Do you have acid reflux? If so, you should seriously consider an acid reflux diet.

Acid reflux is a burning, intense pain often referred to as heartburn. Generally, the pain is localized around the lower chest area. It’s caused by stomach acid flowing back up into the food pipe. And it can be a nightmare to deal with the pain. When acid reflux occurs more than twice a week on a regular basis, a doctor will diagnose GERD, or gastroesophageal reflux disease.

However, with an acid reflux diet modification, you can help to lessen the painful symptoms. For example, there is a wealth of healthy foods you can incorporate into an acid reflux diet. Additionally, there are a few acid reflux home remedies you can put to the test.

If you suspect you have GERD, be sure to check with a medical professional to rule out any other complications. It’s very easy for non-professionals to misinterpret symptoms. As such, it’s a great idea to seek specialized care and attention.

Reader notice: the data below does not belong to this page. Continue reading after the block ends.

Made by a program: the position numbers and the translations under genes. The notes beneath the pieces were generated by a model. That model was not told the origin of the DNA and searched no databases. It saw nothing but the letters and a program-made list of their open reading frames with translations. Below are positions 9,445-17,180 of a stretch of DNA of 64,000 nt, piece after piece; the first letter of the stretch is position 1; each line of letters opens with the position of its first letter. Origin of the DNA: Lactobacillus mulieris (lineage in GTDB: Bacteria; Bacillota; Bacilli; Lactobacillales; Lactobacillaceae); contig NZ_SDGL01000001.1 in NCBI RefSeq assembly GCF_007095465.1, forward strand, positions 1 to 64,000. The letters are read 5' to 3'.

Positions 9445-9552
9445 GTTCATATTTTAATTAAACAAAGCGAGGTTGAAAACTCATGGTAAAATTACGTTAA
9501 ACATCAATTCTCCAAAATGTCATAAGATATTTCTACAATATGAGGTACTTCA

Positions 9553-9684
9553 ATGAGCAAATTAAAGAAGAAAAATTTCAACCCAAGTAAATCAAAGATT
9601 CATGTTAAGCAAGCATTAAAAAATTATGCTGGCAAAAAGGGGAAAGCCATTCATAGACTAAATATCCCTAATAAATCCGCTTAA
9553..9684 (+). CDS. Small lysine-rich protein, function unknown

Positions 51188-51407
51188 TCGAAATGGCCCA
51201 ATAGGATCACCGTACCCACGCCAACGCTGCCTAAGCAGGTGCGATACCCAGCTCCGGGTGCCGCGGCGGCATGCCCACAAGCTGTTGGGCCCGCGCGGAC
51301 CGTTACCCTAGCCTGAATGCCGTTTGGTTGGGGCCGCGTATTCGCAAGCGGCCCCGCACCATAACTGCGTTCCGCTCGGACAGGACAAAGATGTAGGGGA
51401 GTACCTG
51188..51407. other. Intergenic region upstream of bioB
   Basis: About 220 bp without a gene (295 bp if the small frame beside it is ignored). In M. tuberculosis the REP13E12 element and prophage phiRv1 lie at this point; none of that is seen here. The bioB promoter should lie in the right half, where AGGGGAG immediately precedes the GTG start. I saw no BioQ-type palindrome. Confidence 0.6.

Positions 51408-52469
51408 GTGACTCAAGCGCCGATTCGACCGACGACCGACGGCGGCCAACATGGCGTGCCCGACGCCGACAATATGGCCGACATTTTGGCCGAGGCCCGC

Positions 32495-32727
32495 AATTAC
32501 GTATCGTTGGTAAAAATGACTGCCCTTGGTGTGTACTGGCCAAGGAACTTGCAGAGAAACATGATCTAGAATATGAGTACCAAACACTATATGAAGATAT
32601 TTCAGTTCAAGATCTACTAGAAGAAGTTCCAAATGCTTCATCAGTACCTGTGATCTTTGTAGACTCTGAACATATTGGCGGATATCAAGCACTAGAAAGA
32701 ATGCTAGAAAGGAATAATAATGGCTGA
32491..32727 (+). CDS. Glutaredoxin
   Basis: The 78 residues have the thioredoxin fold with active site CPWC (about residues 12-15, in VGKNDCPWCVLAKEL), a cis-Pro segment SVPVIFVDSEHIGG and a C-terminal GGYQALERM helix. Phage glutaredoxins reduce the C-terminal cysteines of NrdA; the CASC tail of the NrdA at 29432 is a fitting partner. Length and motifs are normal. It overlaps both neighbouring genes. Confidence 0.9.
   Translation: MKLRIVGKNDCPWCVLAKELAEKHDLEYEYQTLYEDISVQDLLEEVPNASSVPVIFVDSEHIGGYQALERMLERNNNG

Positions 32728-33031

If a doctor does diagnose you with GERD, they may prescribe one of several treatments, including antacids, H-2 receptor blockers and proton pump inhibitors.

Be sure to check with your doctor before forgoing their medical advice in favor of the recommendations we’ll outline in this post.

To avoid a flare-up, here is a list of 7 acid reflux diet foods you can try:

1. Kefir

kefir acid reflux diet

While you want to avoid milk, ice cream, and other dairy products, kefir might be a good choice to lessen acid reflux symptoms. Kefir aids in digestion and soothing the digestive tract. Select a kefir that has live and active cultures that have been fermented for 24 hours.

2. Fermented Vegetables

Lactobacillus, commonly found in fermented foods, can be extremely effective as a preventative measure against heartburn. Try kimchi and sauerkraut!

3. Almonds

acid reflux diet

Almonds skins are known to settle down the stomach.  They provide relief from indigestion and improve gut health.